Opening day for Major League Baseball was last Monday. Fans pushed their hands into the backs of their hats, dusted off their gloves and flooded into stadiums around the country. A new season has arrived and with it a renewed sense of what might be.
Moreover, in Cincinnati, President George W. Bush ’68, upon the request of new Reds owner Bob Castellini, threw out the opening pitch. For the third straight year, Bush had the opening day honor, and again reminded us that he is the greatest president in the history of our country, at least in terms of throwing out the opening pitch.
Picture a dry, scorching, hot day in late June 1958. The Midland, Texas, little league team takes the field to the cheers of a few parents, one of whom is a prominent oil businessman. His son, George W., trots out to his position behind the plate, grinning out of the side of his mouth, something he’s picked up from some of his Texan friends. The coach, Frank Ittner, will later say, “Well, he was a good catcher. But he was like his daddy. He couldn’t hit.” That’s alright, though. He was like his daddy. Forty-two years later he became only the second son of a former president to win a presidential election. And even if he couldn’t hit, he could throw, which is a talent that has served him well throughout his two terms in office.
The presidency and baseball have long been linked. According to one soldier’s diary, George Washington played an early version of the game with his men during some down time at Valley Forge. Abraham Lincoln took the game quite seriously and was known for delaying presidential business in order to get his turn at bat on the White House lawn. President Andrew Johnson, possibly in hopes of appeasing the populace in the midst of his impeachment hearings, named baseball our country’s national game.
William Howard Taft 1878 put the presidency’s indelible stamp on the game of baseball when he started the tradition of throwing the opening pitch. He did so on April 14, 1910, at Griffith Stadium in Washington. FDR, despite his disability, still managed to throw out the opening pitch from his first row seat. But no president has used the opening pitch as effectively nor performed the task as proficiently as President George W. Bush.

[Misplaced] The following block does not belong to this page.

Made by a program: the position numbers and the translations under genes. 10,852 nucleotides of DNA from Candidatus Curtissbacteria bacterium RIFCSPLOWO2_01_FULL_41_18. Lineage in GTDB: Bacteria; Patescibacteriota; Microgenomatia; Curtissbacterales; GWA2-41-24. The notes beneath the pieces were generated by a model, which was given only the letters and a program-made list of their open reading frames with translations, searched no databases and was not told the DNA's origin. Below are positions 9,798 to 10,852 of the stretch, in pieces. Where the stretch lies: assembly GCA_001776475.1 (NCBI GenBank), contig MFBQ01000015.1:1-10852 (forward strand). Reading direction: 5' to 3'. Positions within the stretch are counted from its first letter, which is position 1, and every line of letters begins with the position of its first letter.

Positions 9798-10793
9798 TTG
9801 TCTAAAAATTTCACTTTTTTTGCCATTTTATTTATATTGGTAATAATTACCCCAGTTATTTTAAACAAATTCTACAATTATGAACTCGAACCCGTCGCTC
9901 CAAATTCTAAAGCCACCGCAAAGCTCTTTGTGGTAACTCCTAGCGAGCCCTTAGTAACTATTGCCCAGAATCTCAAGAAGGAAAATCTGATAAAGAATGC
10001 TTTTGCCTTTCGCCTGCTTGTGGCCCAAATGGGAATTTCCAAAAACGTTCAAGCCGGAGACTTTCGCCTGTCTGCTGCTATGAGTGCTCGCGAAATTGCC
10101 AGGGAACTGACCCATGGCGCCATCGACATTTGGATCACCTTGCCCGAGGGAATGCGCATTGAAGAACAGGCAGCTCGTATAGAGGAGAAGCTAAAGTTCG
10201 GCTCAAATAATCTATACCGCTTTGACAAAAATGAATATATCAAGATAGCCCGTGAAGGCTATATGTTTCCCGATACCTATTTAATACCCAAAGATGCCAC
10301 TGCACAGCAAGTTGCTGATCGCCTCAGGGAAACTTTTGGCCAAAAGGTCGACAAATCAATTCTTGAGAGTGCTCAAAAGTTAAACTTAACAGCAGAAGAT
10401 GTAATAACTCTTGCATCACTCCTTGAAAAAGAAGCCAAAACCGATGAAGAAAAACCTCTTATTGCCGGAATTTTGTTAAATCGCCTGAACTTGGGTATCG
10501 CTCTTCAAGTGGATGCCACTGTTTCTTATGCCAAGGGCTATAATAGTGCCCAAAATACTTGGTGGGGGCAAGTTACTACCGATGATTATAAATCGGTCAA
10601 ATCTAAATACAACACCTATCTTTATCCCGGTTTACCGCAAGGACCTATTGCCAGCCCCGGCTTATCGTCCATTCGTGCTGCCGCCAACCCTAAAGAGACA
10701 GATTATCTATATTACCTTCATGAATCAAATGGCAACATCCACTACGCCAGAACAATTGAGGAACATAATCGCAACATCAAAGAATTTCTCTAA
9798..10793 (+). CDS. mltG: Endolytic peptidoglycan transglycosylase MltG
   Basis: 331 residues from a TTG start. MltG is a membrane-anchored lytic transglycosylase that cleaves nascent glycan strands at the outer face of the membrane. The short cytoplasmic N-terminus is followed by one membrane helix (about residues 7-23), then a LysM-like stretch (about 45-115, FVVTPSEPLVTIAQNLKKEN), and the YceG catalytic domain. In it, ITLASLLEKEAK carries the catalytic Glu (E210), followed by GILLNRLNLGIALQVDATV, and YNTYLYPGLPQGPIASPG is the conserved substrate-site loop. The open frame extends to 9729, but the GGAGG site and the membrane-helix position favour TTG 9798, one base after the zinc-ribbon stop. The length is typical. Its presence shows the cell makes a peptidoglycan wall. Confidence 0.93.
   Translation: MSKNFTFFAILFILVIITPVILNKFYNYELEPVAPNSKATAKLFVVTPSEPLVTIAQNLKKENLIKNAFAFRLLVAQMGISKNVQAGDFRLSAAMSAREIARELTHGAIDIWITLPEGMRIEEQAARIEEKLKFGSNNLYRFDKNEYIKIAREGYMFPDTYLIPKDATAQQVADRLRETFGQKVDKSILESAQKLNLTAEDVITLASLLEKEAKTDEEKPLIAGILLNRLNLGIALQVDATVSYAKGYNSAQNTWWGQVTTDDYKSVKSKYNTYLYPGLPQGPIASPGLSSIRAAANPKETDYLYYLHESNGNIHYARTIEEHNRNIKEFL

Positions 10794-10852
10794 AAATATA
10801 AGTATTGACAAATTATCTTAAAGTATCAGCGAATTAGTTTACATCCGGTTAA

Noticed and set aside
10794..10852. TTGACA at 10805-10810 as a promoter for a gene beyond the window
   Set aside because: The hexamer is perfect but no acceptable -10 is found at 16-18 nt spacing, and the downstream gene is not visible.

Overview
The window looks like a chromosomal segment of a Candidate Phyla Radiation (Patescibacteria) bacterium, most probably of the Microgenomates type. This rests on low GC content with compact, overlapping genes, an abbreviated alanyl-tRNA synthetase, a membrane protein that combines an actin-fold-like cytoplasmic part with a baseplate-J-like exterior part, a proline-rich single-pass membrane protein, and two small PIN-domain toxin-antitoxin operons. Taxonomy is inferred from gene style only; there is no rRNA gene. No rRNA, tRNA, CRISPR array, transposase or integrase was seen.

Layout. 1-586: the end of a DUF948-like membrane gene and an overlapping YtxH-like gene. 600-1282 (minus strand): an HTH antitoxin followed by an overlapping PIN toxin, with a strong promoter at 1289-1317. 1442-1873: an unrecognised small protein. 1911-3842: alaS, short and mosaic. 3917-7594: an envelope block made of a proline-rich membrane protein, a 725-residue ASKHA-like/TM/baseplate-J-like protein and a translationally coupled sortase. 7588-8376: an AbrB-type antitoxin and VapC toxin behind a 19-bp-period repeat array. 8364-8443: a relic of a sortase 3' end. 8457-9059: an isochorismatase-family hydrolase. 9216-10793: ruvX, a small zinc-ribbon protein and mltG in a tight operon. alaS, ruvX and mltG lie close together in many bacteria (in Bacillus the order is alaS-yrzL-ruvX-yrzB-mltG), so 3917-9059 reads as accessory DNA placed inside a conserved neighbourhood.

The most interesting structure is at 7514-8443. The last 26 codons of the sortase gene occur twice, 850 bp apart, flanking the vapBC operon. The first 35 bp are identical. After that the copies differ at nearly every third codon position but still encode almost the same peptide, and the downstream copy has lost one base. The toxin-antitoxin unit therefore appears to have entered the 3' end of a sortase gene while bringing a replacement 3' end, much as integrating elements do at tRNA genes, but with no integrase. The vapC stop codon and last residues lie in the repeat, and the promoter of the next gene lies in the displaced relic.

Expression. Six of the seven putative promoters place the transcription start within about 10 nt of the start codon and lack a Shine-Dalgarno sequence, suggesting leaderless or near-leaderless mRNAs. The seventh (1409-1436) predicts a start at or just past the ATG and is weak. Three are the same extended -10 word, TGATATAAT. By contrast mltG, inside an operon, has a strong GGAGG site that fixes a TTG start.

Having played in high school and having owned the Texas Rangers, George W. had had plenty of exposure to the game before being elected in 2000. Not a year after his inauguration, the world changed, setting the stage for a war on terror and great domestic political debate, but also for the most dramatic opening pitch of all time. On October 30, 2001, Bush threw out the opening pitch for Game 3 of the 2001 World Series at Yankee Stadium and uplifted the country.
In the tunnels of Yankees Stadium, minutes before taking the stage in front of 50,000 fans with the nation watching on television, President Bush warmed up with his bulky bulletproof vest hidden under a navy blue fleece, the American Flag stitched onto the right sleeve and “President Bush” etched casually on the right breast. Bush tried to recall his days as a catcher on the Midland Little League team (he is, after all, the first president to have played little league).
Yankees shortstop Derek Jeter walked by the president, who quickly solicited the star’s advice. “Just don’t bounce it,” Jeter said. “They’ll boo you.” Bush asked if he should throw from the mound, to which Jeter smiled and nodded. After a moment of silence, the president proceeded to the mound. He toed the rubber, raised the ball in his right hand and smiled, as if proclaiming our country’s perseverance and strength.
Then, he came to the set and delivered. A strike, a gosh, darn strike. The Yankees won that game and the next two in dramatic fashion. The only other men to pitch for the Yankees that night: Roger Clemens and Mariano Rivera. The president got the night started on a powerfully encouraging note.
At the start of the 2005 regular season, Bush welcomed the Nationals to Washington, D.C. by again throwing a strike. And then just last week, in Cincinnati, he fired one up and in to Reds catcher Jason LaRue. Each time, he follows the same routine: first walking out onto the mound, then waving to the fans and finally grinning that now famous grin before starting his delivery. He seems confident. Perhaps this is his forum, because he looks comfortable.
In the summer of 2004, as the presidential race was heating up, John Kerry threw out the first pitch at a Boston Red Sox game. Kerry did not throw from the mound. Frankly, he looked like a lefty throwing right-handed. It was awkward and painful. And yes, he did bounce it. And yes, even in a stadium of mostly his own partisans in his own state, Kerry was booed. He was neither confident, nor comfortable. He just wasn’t presidential material; he couldn’t have held the responsibility of throwing the opening pitch on opening day.
With the weight of the world on President Bush’s shoulders, you don’t see that familiar grin very much these days. But it’s therapeutic and reassuring to watch the president throw out the first pitch. This is America’s game, and he knows what he’s doing out there. Policy and politics aside, the man can throw a strike, and that’s something that Bush has used, if only fleetingly, to win over baseball fans everywhere.
Nicholas Thorne is a sophomore in Pierson College. His columns appear on Wednesdays.